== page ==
Cane harvesters who previously worked with the defunct Rose Hall Estate and are now attached to the Blairmont Estate have downed tools for the past two days.
They are demanding a pre-arranged pay rate for the short cane they are being ordered to cut. The workers have since accused management of discriminating against them, and have threatened to request severance payment if working conditions are not improved.
Upon closure of the Rose Hall Estate 15 months ago, 120 of the workers were retained and sent to the Blairmont Estate. To date, only 76 of them remain on the job. The workers from 6P Gang say they are being treated unfairly.
On Wednesday, they claimed that the cane they are asked to harvest is thin and short, and as such, they cannot get the weight they should get. In light of this, they are demanding compensation with respect to obstacles in the field.
They are requesting that the compensation bring them to the equivalent of 2.5 tonnes per worker, since the cane they are required to harvest cannot give them that.
One of the workers, Kurt Kaiyub, told Guyana Times that they were given a larger portion of work to complete on Monday, but they have since refused to do it.
“The amount of cane we have to cut, we will not make the tonnage per man as we cater we should make. The previous week we worked six days, and none of the workers make fifteen tonnes,” he explained.
Management has not given in to the workers’ request and has suggested alternative work. However, the workers are arguing that the alternative work is unreasonable, and they cannot complete the required task, hence they will earn less.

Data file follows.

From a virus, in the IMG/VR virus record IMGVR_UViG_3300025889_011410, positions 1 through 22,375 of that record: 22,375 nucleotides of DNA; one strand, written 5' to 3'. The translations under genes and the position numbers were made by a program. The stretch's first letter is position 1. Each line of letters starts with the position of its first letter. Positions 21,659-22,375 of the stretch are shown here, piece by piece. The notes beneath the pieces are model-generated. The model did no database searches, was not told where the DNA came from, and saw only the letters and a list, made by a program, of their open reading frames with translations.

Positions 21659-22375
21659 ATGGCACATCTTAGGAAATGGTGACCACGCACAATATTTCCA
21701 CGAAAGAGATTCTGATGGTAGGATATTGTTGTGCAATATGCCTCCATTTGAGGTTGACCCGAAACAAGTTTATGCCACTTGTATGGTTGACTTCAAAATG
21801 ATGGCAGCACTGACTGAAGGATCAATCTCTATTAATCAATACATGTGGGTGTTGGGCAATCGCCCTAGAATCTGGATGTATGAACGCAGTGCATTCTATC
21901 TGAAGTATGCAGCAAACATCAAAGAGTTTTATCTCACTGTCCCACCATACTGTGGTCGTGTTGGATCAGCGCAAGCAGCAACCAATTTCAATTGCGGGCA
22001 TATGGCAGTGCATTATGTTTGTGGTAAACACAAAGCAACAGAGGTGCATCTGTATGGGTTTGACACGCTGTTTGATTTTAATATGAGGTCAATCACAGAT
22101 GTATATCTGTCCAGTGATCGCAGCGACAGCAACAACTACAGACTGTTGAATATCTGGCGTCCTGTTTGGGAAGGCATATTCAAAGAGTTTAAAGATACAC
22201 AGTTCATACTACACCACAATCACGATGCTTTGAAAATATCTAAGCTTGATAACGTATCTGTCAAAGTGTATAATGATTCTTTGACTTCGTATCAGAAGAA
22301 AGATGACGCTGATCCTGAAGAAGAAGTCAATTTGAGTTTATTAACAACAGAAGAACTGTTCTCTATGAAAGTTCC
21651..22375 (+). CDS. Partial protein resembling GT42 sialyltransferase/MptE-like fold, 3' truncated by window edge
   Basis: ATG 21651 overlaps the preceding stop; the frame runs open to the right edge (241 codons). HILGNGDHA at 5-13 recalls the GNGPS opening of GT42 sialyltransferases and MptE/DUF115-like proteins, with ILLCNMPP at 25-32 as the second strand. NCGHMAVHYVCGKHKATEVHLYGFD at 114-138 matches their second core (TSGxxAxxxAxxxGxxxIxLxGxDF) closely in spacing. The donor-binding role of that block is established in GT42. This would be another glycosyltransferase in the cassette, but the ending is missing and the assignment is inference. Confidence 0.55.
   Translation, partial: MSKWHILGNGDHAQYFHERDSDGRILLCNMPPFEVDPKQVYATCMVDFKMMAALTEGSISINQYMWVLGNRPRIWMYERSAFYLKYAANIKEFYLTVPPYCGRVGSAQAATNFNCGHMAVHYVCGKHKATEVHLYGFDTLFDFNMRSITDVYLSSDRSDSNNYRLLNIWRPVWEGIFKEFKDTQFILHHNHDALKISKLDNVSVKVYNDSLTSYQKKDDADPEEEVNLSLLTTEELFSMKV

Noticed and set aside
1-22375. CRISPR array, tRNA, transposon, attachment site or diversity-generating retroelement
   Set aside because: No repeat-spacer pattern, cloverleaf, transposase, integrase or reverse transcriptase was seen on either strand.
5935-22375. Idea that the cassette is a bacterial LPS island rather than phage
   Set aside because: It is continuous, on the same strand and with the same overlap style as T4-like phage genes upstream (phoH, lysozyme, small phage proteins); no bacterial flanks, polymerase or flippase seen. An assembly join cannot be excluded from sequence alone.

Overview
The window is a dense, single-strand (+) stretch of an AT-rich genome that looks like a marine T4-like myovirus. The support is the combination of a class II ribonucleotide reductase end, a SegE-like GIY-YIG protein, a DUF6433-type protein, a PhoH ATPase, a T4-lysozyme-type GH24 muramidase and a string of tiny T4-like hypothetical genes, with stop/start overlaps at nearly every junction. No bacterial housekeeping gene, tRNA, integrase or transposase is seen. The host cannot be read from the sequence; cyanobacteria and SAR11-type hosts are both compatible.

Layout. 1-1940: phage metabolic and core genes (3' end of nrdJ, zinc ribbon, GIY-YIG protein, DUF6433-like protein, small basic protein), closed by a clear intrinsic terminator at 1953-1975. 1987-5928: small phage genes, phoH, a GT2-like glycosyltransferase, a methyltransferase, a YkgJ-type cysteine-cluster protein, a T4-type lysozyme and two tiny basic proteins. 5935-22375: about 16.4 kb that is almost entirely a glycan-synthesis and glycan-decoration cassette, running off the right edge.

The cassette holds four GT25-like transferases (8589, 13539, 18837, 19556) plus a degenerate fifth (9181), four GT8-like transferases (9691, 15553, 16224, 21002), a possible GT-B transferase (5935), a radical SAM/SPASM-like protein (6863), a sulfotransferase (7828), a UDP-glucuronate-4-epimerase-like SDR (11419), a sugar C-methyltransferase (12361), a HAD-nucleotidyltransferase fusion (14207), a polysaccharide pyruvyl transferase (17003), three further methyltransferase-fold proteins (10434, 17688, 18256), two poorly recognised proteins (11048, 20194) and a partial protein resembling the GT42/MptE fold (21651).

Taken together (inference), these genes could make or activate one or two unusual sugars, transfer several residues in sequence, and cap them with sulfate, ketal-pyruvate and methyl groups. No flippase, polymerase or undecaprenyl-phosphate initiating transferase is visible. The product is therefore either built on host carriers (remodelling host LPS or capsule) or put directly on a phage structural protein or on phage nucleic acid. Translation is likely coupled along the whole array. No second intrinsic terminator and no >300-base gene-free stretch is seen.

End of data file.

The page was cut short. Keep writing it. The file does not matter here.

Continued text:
The workers have taken their concerns to the Guyana Agricultural and General Workers Union (GAWU) and the Regional Representative, Harvey Tambron.
In an invited comment, Tambron told this publication that the issue is not new. “The workers are demanding that there be adequate transportation from where they are being picked up to the work site and back home. This should be efficient, efficient in the sense that it must not be any less favourable than when they were working at Rose Hall.”
Meanwhile, workers walked out of a meeting between them and the management of Blairmont after management refused to provide transportation for those workers who have to cross the Berbice River Bridge. In fact, according to the workers, when they boarded the lorry which took them to work, they were taken to Blairmont, and made to wait for several hours.
“There is no proper treatment there for us. All we are receiving every morning is pressure, but we bear it up to work for our family. It now get overbearing. Yesterday [Wednesday] we had an issue in there… we deserve more payment for the cane because it is short; it is about four feet tall,” one worker explained while noting that the issue was communicated to the Foreman.
They were then told that the Estate has a policy of not paying extra for obstacles in the fields. The workers then asked for transportation to take them home, but were put on a lorry which did not move until after several hours.
“Are they trying to frustrate us to leave the work? If that is it, please, I want my severance”, one worker stated. Other workers also called for severance pay.
A meeting is expected to be held with the workers today at the Union’s New Amsterdam office.